Author: National Network of Consultants to Grantmakers (NNCG)
The Council on Foundations takes a leadership role in shaping community foundations’ self-regulation by promoting The National Standards for U.S. Community Foundations™. – See more at: http://www.cof.org/content/national-standards-us-community-foundations#sthash.X8jvRu5S.dpuf
This article describes six key roles for philanthropic organizations’ engagement in communities. It draws on Living Cities, a consortium of financial organizations, private foundations, and public sector organizations that has been working since 1991 to improve distressed neighborhoods in 23 cities. The six civic roles described are (a) convening and leveraging diverse networks of relationships, (b) developing local data and plans for community change, (c) leveraging new resources on behalf of communities, (d) mobilizing political will, (e) framing new messages about community development and communicating more strategically, and (f) generating and testing new ideas and building and sharing knowledge. Typically Read more
The Practice Options for Philanthropic Organizations have been prepared by the Minnesota Council on Foundations as an illustration of the varying levels of practices that philanthropic organizations might adopt to implement the Principles for Grantmakers. The Practice Options for Philanthropic Organizations make the Principles for Grantmakers more specific – creating guiding practices against which a philanthropic organization can hold itself accountable to the public and the communities it serves. Practice options include: Governance Accountability and Communications Program (Grantmaking, Public Policy Engagement and Other Programs) Finance and Administration Human Resources Fund Development (and Other Issues Unique to Community and Public Foundations)
The Principles for Grantmakers, to which all members of the Council subscribe as part of membership, are broad, aspirational statements of responsibilities implied by the public trust vested in charitable, tax-exempt philanthropic organizations and by the high ethical standards to which the Council and its members are committed.
This chapter of the RWJF Anthology provides an overview of congressional scrutiny of foundations and charitable organizations and the sector’s response. They place the 2005 Senate hearings in the context of past congressional examinations of foundations, analyze the underlying issues, and explain how philanthropy is trying to address concerns about its lack of accountability. The authors conclude by discussing the approaches adopted by the Robert Wood Johnson Foundation to make its own work more transparent, especially through its evaluation and communications strategies.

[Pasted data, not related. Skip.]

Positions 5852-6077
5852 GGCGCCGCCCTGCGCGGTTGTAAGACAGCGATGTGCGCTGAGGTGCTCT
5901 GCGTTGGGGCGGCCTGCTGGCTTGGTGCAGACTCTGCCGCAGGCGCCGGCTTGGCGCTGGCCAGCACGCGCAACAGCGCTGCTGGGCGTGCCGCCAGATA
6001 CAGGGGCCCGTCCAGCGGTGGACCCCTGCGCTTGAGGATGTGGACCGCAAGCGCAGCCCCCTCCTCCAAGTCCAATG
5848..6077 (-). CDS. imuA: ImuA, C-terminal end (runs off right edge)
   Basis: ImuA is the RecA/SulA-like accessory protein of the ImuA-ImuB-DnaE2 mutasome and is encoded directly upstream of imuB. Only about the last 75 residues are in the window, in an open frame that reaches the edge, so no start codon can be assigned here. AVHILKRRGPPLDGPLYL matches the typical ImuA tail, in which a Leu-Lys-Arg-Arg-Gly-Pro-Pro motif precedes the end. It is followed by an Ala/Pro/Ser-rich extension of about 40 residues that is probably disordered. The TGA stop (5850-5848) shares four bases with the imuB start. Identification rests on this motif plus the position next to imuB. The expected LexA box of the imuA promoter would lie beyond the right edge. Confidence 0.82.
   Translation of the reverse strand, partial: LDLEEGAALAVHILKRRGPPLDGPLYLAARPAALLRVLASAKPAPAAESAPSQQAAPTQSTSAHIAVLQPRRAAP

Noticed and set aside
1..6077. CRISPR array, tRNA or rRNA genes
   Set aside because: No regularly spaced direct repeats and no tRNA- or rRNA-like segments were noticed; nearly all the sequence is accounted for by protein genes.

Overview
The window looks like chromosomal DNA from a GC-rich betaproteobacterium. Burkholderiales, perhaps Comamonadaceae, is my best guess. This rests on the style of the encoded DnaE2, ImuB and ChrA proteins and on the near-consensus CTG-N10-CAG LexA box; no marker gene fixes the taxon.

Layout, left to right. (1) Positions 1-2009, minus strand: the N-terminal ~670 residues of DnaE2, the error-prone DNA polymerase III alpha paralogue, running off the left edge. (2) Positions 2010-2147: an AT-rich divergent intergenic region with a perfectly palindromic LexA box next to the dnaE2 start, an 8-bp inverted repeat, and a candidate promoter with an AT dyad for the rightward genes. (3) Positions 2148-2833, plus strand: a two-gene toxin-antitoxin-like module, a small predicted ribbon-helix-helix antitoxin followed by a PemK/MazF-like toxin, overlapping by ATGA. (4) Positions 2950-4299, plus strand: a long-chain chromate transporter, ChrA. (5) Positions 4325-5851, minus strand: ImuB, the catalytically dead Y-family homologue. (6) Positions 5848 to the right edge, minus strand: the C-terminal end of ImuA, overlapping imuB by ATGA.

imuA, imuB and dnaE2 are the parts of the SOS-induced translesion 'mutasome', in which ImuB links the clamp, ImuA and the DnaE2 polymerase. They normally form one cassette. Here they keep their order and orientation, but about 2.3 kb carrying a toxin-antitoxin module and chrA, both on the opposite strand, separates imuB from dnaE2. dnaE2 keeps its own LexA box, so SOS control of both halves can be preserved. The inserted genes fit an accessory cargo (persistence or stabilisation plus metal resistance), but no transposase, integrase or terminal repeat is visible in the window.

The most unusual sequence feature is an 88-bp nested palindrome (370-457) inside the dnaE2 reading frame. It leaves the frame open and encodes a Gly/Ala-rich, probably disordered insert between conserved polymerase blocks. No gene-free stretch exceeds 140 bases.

This issue of the quarterly journal looks at a leading San Francisco foundation that evaluated its own practices using “Criteria for Philanthropy at Its Best,” building the capacity of nonprofits serving older adults, updating nonprofit advocacy regulations, and a call to transform philanthropy.
Author: National Committee for Responsive Philanthropy (NCRP)
This assessment report examined our Foundation’s performance through an annual report to our Board of Trustees. This report tracks performance according to sound program development, measurable program impact, and solid customer service.
For nonprofit organizations, policies are tools for setting priorities, making decisions, and defining and delegating responsibilities. Too often, policies are created to ensure a bad decision made during a crisis is never repeated. But policy-making need not be reactive. Boards that practice proactive policy-making can save themselves a great deal of anguish in a crisis situation that demands an immediate response. The Nonprofit Policy Sampler is designed to help. This exhaustive resource provides key elements and practical tips for 70 policy topic areas, along with more than 300 sample policies, job descriptions, committee charters, codes of ethics, board member agreements, mission and Read more
This article reports on a study of 11 partnerships between public health departments and community organizations that were funded by The California Endowment to support advocacy and organizing to improve health outcomes in the communities. The evaluation examined the sustainability of the partnerships as well as the policy and advocacy work of the organizations. Almost 90 percent of the activities in policy change and community capacity building was sustained, whereas partnership and health department capacity building activities were the least likely to be sustained. The policy change legacies at the community level were strong and included empowerment of community members, Read more